Believe It: Opportunities With Emerging Market ETFs

January 10th at 3:08pm by Tom Lydon

The developing economies have slowed down over the past year, but investors shouldn’t dismiss them just yet. Reforms and policy changes could help bolster some emerging market stocks and exchange traded funds.

Kristoffer Stensrud, the founder of Norway-based Skagen AS, which has outperformed funds run by Goldman Sachs and JPMorgan Chase over the past decade, believes that a series of elections in some emerging countries this year could led to economic reforms and stability, reports Ilana Friedman-Schroit for Bloomberg. [No One Likes Emerging Markets]

“There’s an election cycle starting this January in Egypt, India, Indonesia, Thailand and South Africa,” Stensrud said in the article. “South Africa is interesting because of the social unrest over the past year. They may be more committed to statutory reforms and we might see a change of policy or a change in government.”

Developing economies can still generate above-average returns as a growing middle class demands a higher standard of living. For instance, the rise in discretionary spending should help boost car sales.

“Cars in emerging markets are very interesting because penetration is low, demand is very high and affordability is rising sharply,” Stensrud added. “This gives these companies fantastic possibilities of growth.”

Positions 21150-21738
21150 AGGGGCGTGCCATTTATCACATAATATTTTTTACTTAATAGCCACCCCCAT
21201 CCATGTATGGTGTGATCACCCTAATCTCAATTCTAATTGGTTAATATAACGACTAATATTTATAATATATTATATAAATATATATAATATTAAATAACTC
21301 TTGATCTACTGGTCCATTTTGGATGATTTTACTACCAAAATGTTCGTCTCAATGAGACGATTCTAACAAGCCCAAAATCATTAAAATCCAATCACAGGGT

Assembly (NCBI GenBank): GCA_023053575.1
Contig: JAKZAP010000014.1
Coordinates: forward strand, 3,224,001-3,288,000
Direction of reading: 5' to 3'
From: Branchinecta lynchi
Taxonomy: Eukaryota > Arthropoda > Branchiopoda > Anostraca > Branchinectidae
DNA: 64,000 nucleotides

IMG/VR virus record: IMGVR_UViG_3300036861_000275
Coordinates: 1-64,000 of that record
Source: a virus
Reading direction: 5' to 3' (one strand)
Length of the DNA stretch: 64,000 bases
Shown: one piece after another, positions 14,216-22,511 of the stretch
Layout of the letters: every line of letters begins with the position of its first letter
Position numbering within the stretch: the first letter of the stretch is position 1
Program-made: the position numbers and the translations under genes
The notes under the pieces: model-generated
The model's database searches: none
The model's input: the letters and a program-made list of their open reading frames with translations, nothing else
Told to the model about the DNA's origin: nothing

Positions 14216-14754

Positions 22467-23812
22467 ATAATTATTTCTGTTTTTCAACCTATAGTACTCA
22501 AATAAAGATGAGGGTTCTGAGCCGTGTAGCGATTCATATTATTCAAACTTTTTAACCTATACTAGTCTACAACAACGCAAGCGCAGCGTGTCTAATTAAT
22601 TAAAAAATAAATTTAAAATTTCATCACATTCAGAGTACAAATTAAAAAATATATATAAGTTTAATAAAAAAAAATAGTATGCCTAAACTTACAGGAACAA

ETF investors can gain broad exposure to the emerging markets through the Vanguard FTSE Emerging Markets ETF (NYSEArca: VWO) or the iShares MSCI Emerging Markets ETF (NYSEArca: EEM).

However, there are also country-specific ETFs available that target Stensrud’s country picks, including Market Vectors Egypt ETF (NYSEArca: EGPT), WisdomTree India Earnings ETF (NYSE: EPI), iShares MSCI Indonesia ETF (NYSEArca: EIDO), iShares MSCI Thailand Capped ETF (NYSEArca: THD) and iShares MSCI South Africa ETF (NYSEArca: EZA). [Egypt ETF Gets a Helping Hand From the Government]

“Emerging markets fundamentals are actually stronger now than they were in the past, and they are certainly stronger than developed-market countries, especially if you factor in the policy room for maneuver,” Stensrud said.

For more information on developing economies, visit our emerging markets category.

Max Chen contributed to this article.

The opinions and forecasts expressed herein are solely those of Tom Lydon, and may not actually come to pass. Information on this site should not be used or construed as an offer to sell, a solicitation of an offer to buy, or a recommendation for any product.